about whether there should be different rooms in life.
I find that most interesting
when people bring things like that up.
There was a woman.
She was like, "Everybody here has someone in the other room,
and you feel more empathy when someone you love,
someone you care about
is going through a more difficult situation."
I think that's absolutely true.
I think that that plays out in real life, too.
Whether it's race, gender, sexuality,
ability, obviously, if you know somebody,
it is easier to be compassionate,
but I guess I just hope that maybe people
can be compassionate
even if they don't know somebody just because they --
just knowing that they wouldn't want to be in that position
or just knowing that it's not fair.
Oh, green, red...
That was probably the indication of the order.
-Yeah. -Oh, was it?
Puno: There was somebody who totally got it,
and somebody was like, "Yeah, well in life,
sometimes there are rooms that are red with a spotlight.
Some in life, it's a red room, and there's no spotlight.
Sometimes it's a red room that's noisy,
and sometimes the room is well-lit."
And I guess the question is,
"What do we want to do about that?
Is that fair?"
They just took all of the... -I know.
...different lettered blocks and put them all into one stack,
so now it's impossible for them to win.
Woman: See, those are -- the people in the control room
told us that the letters are corresponding
to the message on the wall.
Woman: You just arrive on your own to these conclusions
and these feelings, and I think that's better than necessarily
having a didactic kind of presentation of things.
So I think all of the best art
is something that starts with a feeling,
and then you kind of have your ways
that you're able to interpret them.
Woman: How would you feel if the outcome of this game
had consequences in real life?
If we didn't know they had the unfair conditions,
we might feel superior to them. -You might feel superior.
Puno: I mean, since it is an artwork, I'm not here to preach.
I'm not here to -- I'm not an educator.
I'm just an artist with an idea, you know,
and I just wanted to bring up this topic
and start conversations.
I'm here, rather than looking to have all the answers,
I just want to be asking the questions,
and hopefully, the conversation continues when they're done.
That's all I can ask for.
May: It's a 360-film that we filmed in Northern Kenya last year,
which tells the story of the Reteti Elephant Sanctuary.
It's a community-run elephant sanctuary,
and we see it through the eyes of a 16-year-old Samburu girl.
My name is Naltwasha Leripe.
It means the start of the rains.
[ Speaking native language ]
And at this time of year,
we are all waiting for the rains.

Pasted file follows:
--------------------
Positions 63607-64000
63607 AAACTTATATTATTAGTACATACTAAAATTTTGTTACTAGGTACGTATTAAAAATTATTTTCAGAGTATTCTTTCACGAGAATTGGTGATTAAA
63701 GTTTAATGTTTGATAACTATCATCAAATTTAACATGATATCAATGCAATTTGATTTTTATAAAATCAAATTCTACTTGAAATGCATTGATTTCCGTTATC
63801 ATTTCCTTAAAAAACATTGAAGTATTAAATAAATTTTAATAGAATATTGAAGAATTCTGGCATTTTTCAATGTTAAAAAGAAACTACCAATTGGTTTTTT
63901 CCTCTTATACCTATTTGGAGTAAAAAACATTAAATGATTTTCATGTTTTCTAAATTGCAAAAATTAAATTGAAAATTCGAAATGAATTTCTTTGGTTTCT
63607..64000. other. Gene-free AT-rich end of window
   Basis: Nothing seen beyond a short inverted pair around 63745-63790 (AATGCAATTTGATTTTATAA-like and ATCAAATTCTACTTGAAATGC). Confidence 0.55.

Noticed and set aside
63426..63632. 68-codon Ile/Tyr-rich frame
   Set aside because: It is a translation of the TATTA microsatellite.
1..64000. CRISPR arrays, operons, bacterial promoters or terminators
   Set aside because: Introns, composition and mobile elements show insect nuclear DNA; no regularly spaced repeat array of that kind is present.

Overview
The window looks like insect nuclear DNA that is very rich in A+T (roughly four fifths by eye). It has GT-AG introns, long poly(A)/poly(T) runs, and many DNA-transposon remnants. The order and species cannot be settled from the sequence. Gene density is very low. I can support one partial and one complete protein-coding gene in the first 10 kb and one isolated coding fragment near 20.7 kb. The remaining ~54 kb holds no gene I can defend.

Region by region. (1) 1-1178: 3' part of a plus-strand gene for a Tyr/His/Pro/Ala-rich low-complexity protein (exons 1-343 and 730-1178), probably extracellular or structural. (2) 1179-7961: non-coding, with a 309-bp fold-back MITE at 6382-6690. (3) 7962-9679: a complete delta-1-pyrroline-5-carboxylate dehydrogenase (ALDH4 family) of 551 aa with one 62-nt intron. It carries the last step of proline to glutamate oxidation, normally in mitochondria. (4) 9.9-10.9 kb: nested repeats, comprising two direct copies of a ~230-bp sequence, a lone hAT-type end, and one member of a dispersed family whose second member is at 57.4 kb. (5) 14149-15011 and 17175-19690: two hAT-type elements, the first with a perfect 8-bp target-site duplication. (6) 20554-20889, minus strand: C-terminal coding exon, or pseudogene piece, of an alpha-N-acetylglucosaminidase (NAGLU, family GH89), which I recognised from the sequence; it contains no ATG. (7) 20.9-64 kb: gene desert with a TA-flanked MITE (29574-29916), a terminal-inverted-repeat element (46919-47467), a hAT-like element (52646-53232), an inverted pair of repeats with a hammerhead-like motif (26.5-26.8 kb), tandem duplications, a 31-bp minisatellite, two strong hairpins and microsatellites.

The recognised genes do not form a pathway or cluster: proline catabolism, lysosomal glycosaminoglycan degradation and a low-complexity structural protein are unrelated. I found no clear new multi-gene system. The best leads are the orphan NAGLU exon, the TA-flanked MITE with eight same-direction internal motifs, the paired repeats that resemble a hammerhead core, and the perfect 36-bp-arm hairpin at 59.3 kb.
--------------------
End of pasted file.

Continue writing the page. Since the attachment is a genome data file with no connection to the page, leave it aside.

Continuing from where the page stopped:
May: You get to interact with the elephant.
You get to feed her and nurse her back to health.
And what we want to do with the film is we want
to take people to Africa to tell this amazing story.
It's a really positive conservation story.
The elephant sanctuary is run by the community,
and therefore, the community
have a very close connection with the sanctuary.
And with the interactive piece,
you really appreciate the work that goes on
as they care for orphaned baby elephants.
Leripe: Here, at the Reteti,
my auntie's job is to take care of the babies.
She has called the new orphan Dude.
May: It was fascinating.
I mean, it was once-in-a-lifetime opportunity
for the film crew to be this close to the animals,
and we went through a number of process
so all the animals felt comfortable with it.
We had to take a number of camera choices
across to really sort of find the one
that the animals react most positively to.
We only lost one camera to a lion attack,
so that was pretty good.
Because we tell it through the eyes of a young girl
and her experiences, we're really trying to find
that sort of human side of the story,
look at big biodiversity conservation stories
and really try to zero down to a single human experience
rather than just sort of just telling a big story,
and in this case, telling it through the eyes
of a young girl, we sort of see how her life
is changing, how Africa is changing,
how the attitude to animals are changing
and how we can all sort of work together to address things
like poaching and conservations issues together.
Leripe: At this time of year, for everybody,
water is the most precious thing.
May: I thinks it's exciting.
We haven't defined what the grammar is of it yet,
and that's really exciting to be at that point in history
where we're defining exactly as we go forward
how audience is reacting.
Every time we show something to somebody,
it feeds back into,
you know, our next project and how we want to move forward.
As more people get access to it, it's becoming less specialist,
more people are finding more interesting ways of doing it.
At the moment, it's exciting because
we haven't really defined it into a particular box yet,
and I think it's really powerful for arts,
for education, and for cultural stories like what we're making.
I think finding a way to share experiences
that people may never have, it's a medium
that I think hopefully connects in a different way
to traditional television or film.
I think empathy does play really strongly into it.
I think we're always looking for subjects
that don't necessarily just present the mundane.
They're either environments or stories
that potentially people have no reference point to,
so this is a great point for, you know,
a way for them to actually get involved.
We've had three people burst into tears so far
as they're affected by the piece,
which we think is really emotional.
I think, you know, taking people to a part of the world
that they may never get a chance to go to,
into an environment and into communities
that, you know, it's incredibly hard,
as an outsider, to go, to give you a greater empathy
and a greater experience of what they're going through.
VR is a really great tool for empathy,
but it's all about the context in which you use it, right?
VR isn't a magical machine that you put on a headset,
and you suddenly feel more empathetic
to everything around you.
It's really about the context
and the experience that you create.
Man: It kind of shows you how to use them in the experience,
but the only buttons you use are the triggers on the bottom.
Asher: Our project is a piece
that allows you to interact with the environment
and is about what it's like to lose your home.
Announcer: More hard times, area employees are now bracing
for another round of layoffs.